Wednesday, June 16, 2010

Crazy

Remember this video? I can't remember if I posted it here, but it went viral a while back:

(If you haven't watched this yet, you must. I have no idea why, but it is mezmerizing.)


Well, here's a remix. If the original was funny, this is hysterical.


Enjoy

Tuesday, June 15, 2010

Covers, volume 3

I've discovered some really cool covers in the past few weeks. So, I thought I'd share:

Dala - Ohio (originally by Neil Young)


Jill Sobule - Hot in Here (Nelly)


Jack Johnson - We are Going to be Friends (The White Stripes)


Daniel Merriweather - You Don't Know What Love is You Do as You're Told (The White Stripes) -- incidentally, this is one of my favorite White Stripes tunes.


Lavender Diamond - Chiquitita (ABBA): there is a youtube video, but it's poor quality. So here's a link to another blog that allows audio embedding.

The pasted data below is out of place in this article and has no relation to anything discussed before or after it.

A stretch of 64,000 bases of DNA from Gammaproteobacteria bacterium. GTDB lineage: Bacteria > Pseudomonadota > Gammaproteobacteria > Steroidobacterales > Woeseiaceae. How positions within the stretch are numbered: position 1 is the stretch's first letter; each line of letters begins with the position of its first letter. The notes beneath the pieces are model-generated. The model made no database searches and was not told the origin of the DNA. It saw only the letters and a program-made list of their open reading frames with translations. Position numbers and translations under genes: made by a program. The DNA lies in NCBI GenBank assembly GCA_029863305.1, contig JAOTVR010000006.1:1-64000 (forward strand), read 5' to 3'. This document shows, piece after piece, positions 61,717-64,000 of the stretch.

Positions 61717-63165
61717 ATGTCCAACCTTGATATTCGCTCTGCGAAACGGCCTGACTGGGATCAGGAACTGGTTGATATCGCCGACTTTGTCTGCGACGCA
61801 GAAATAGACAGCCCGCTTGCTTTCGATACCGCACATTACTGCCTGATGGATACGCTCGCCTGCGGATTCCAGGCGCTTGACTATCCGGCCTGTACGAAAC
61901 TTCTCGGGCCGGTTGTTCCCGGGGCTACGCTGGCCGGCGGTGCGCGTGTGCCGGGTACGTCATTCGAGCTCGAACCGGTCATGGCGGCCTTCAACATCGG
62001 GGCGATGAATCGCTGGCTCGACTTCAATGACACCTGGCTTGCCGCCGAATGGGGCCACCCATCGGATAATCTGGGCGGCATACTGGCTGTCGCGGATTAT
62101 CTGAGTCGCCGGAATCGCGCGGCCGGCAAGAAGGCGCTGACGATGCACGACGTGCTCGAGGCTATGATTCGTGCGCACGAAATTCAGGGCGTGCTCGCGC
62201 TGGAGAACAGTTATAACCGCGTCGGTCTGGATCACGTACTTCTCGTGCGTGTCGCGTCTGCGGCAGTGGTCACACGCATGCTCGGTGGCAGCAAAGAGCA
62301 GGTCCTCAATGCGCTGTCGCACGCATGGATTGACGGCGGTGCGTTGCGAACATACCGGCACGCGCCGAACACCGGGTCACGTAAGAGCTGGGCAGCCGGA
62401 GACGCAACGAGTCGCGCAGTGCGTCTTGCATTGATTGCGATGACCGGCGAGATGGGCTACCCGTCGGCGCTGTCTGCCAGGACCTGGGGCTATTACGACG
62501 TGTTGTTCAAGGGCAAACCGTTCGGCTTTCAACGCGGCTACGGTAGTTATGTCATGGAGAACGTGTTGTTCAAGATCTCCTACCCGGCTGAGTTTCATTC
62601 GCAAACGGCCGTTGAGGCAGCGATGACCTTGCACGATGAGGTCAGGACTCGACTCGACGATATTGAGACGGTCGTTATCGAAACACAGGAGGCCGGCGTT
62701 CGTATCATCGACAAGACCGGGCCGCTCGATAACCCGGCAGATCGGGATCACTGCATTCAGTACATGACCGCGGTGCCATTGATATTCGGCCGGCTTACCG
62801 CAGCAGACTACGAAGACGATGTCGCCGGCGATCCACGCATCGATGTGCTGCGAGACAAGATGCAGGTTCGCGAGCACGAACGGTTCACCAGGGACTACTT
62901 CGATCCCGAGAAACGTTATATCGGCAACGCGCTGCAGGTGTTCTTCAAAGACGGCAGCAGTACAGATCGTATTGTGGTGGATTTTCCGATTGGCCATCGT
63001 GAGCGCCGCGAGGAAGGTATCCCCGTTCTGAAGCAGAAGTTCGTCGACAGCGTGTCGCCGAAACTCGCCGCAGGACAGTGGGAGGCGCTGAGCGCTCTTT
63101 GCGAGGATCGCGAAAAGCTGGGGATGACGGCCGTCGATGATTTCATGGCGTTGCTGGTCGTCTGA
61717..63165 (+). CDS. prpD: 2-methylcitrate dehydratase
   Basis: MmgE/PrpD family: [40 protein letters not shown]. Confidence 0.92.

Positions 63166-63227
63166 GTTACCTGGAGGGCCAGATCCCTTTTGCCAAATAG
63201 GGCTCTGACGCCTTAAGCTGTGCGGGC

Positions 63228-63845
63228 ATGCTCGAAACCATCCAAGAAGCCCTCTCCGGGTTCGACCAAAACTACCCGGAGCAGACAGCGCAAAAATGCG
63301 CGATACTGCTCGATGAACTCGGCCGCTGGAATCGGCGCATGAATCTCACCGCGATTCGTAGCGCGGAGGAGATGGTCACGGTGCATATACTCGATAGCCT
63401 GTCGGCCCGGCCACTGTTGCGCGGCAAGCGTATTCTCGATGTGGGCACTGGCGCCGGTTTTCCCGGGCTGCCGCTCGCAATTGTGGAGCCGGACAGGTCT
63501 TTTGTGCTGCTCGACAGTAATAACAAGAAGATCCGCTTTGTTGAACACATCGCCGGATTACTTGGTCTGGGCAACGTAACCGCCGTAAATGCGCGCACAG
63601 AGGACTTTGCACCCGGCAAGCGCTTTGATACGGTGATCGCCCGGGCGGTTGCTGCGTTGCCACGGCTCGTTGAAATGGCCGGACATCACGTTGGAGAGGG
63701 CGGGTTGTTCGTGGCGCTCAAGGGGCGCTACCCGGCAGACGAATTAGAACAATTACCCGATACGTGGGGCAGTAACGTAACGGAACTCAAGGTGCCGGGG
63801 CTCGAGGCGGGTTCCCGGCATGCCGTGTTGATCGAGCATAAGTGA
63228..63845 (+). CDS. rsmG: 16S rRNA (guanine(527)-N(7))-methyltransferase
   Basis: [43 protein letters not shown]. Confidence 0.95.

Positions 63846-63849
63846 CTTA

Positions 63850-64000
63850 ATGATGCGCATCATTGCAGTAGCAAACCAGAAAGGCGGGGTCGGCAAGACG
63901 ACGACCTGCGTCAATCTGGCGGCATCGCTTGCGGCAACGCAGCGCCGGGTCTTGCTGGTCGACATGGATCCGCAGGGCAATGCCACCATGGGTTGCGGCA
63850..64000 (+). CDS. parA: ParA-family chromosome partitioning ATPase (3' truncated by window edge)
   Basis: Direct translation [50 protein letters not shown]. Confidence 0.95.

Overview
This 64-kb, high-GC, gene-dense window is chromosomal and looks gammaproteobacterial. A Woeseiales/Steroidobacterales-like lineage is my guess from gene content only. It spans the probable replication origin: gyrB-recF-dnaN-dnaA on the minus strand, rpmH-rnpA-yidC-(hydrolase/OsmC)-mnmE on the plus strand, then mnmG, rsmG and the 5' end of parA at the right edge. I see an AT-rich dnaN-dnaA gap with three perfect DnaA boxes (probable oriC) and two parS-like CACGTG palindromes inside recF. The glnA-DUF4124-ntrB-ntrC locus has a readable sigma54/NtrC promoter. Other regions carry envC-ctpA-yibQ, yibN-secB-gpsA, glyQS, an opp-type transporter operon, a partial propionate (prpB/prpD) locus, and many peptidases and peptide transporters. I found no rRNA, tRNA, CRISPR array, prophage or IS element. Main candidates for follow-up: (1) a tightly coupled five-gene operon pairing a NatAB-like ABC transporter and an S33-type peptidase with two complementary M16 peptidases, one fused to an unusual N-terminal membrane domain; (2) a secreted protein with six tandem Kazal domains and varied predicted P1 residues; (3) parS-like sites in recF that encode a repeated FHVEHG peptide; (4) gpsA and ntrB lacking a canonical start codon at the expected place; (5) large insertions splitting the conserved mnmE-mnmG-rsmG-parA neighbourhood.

The Bird & The Bee - How Deep is Your Love (The Bee Gees)

Tuesday, June 8, 2010

Compendium o' Links

First a rick roll:


Now some nature:This mouse has accepted his fate:


What we would see if were not for light pollution:


Now for some lighter fare:
Remember that song, Whoomp, there it is? Well it turns out that Obama was in the video. Well, at least someone who looks like him.

Bread Art

When engineers have dogs:


Remember the Star Wars Kid? Well he's a lawyer now. If you care.

I want to go to this store:


That's all for now.

Monday, June 7, 2010

Friday, June 4, 2010

Thursday, June 3, 2010

The Thundercats Are Back!!

From MTV: